How can brands tell underrepresented stories with nuance? Dive in with the team behind Speedo’s new campaign

How can brands tell underrepresented stories with nuance? Dive in with the team behind Speedo’s new campaign

In the UK, only 42 per cent of schoolchildren in the most deprived areas are able to swim, compared to 86 per cent in the least deprived areas, according to research from Black Swimming Association and Sport England. “Moreover”, the release from Speedo continues, “532,000 children from ethnically-diverse communities have missed out on swimming lessons due to the pandemic”. Speedo’s recent campaign Swim United, responds to this fact. In three films created by youth culture and purpose agency Livity and directed by Jess Kohl, Swim Stories “celebrates the joy of swimming”, as experienced by three real families who are underrepresented in the swimming community. But, when creating essentially commercial work, how do agencies and creatives tell real stories from marginalised communities in a way that’s truthful and nuanced?

“This isn’t easy,” Rani Patel, Livity’s director of cultural collaborations, tells It’s Nice That. “Often, when brands attempt to tell the stories of underrepresented cultures or communities, they end up subscribing to a generalised and diluted narrative which in turn fails to engage the audience they are trying to target. This raises further challenges for brands when it comes to authentically amplifying new voices and can render the word ‘diverse’ itself problematic and performative.”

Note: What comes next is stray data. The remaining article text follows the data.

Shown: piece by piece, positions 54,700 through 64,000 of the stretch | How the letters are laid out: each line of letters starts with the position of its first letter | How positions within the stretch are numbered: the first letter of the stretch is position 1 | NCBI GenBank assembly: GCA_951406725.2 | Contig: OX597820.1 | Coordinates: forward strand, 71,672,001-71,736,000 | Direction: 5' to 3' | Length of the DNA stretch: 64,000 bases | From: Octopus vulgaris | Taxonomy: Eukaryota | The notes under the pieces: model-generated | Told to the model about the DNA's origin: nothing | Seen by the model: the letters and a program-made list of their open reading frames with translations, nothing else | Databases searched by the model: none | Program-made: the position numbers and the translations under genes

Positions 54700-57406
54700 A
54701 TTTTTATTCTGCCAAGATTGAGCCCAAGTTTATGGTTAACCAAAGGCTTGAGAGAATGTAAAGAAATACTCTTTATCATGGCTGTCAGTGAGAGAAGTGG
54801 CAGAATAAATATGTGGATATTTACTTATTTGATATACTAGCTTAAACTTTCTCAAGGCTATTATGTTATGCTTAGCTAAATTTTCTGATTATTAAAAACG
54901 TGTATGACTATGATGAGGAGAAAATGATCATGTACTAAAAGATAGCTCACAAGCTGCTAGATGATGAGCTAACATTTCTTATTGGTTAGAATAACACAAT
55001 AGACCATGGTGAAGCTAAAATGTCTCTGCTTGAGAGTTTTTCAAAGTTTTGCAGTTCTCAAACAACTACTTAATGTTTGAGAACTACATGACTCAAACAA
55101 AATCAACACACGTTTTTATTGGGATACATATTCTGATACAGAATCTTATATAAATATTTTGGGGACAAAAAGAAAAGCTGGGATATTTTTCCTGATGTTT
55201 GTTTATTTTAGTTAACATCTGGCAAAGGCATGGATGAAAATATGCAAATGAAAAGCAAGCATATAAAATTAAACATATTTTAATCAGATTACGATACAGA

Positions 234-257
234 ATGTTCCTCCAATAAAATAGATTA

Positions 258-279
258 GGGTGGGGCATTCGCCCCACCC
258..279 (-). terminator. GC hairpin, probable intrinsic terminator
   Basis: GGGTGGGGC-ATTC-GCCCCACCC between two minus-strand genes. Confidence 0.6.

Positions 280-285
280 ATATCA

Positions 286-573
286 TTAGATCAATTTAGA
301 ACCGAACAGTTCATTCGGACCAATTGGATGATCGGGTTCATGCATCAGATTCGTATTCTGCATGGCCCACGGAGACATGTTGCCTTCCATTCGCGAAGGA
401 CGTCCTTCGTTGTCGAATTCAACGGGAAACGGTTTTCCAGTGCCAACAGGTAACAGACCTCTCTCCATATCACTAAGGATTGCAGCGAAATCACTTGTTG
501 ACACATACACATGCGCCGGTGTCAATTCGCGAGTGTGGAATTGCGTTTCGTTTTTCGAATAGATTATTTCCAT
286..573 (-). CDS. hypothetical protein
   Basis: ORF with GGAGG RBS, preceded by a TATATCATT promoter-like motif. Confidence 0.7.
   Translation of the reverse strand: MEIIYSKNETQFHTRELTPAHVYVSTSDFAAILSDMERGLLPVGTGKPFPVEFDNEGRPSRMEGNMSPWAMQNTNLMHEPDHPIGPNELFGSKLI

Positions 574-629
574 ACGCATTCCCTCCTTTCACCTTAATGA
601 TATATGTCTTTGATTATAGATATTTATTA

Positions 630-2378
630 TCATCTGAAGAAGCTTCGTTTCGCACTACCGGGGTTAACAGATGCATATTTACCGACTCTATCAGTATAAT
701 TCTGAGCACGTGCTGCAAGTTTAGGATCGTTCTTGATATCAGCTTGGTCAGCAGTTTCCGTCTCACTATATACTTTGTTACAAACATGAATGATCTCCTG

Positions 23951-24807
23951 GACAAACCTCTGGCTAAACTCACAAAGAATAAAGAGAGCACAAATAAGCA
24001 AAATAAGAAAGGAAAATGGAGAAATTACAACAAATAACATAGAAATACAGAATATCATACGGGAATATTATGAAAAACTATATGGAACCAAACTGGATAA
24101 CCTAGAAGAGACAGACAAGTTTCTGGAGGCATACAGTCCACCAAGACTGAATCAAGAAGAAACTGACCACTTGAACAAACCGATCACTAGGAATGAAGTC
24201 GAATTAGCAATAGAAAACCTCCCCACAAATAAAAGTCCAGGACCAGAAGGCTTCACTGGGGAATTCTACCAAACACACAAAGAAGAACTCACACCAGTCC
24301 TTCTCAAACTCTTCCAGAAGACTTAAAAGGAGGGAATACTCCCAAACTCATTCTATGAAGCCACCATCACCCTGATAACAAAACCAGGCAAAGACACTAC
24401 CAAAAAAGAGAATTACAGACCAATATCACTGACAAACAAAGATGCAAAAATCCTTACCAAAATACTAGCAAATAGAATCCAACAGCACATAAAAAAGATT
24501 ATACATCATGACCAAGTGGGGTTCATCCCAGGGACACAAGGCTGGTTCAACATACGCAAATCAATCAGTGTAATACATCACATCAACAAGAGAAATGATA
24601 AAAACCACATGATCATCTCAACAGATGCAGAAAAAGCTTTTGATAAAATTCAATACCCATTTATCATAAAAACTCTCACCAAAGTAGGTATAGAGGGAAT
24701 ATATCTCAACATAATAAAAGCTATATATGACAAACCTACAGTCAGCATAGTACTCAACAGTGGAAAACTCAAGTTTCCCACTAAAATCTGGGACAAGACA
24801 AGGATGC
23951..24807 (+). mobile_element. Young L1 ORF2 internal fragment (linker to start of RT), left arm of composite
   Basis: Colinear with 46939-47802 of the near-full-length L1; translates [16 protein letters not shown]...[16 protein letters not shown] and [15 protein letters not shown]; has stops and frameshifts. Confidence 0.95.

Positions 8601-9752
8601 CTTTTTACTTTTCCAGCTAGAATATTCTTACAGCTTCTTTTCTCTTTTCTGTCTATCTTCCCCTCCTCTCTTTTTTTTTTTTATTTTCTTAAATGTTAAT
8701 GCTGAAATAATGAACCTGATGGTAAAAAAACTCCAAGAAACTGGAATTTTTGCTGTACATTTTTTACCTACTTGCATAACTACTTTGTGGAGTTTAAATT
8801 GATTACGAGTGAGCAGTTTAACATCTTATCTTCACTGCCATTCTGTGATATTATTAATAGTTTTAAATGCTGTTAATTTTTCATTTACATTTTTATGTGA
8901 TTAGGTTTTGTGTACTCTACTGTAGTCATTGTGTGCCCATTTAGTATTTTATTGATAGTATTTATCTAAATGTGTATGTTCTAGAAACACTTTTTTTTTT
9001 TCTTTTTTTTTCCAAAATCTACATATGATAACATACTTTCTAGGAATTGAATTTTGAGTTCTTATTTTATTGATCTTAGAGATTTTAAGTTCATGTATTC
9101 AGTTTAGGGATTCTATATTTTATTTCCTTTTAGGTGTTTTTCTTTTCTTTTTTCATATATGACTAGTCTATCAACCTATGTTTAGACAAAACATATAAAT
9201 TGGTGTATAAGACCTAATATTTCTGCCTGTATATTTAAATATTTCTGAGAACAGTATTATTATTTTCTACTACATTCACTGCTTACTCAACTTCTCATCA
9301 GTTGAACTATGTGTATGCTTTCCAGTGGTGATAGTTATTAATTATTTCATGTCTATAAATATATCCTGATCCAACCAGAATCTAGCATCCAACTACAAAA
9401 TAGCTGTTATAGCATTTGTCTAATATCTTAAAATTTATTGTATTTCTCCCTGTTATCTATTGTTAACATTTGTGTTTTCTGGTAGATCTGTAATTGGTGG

Faced with navigating this complex territory, Livity emphasises the importance of telling more than one story on the project. The final series captured the experiences of Remi, “a mother of Caribbean-descent who reflects on the uniqueness of a childhood spent swimming at Brixton’s leisure centre,” Niran, “a father whose Keralan ancestry didn’t prioritise swimming, sharing in his daughter’s joy of the water every weekend,” and Cathy, “a single-mother to two young children, all three of whom were born with dwarfism, who is teaching her two daughters the joys of the pool”. All three stories sensitively explore each contributor’s personal experiences in and out of the water. To do it, director Jess Kohl used the filming process as a “platform” for stories.

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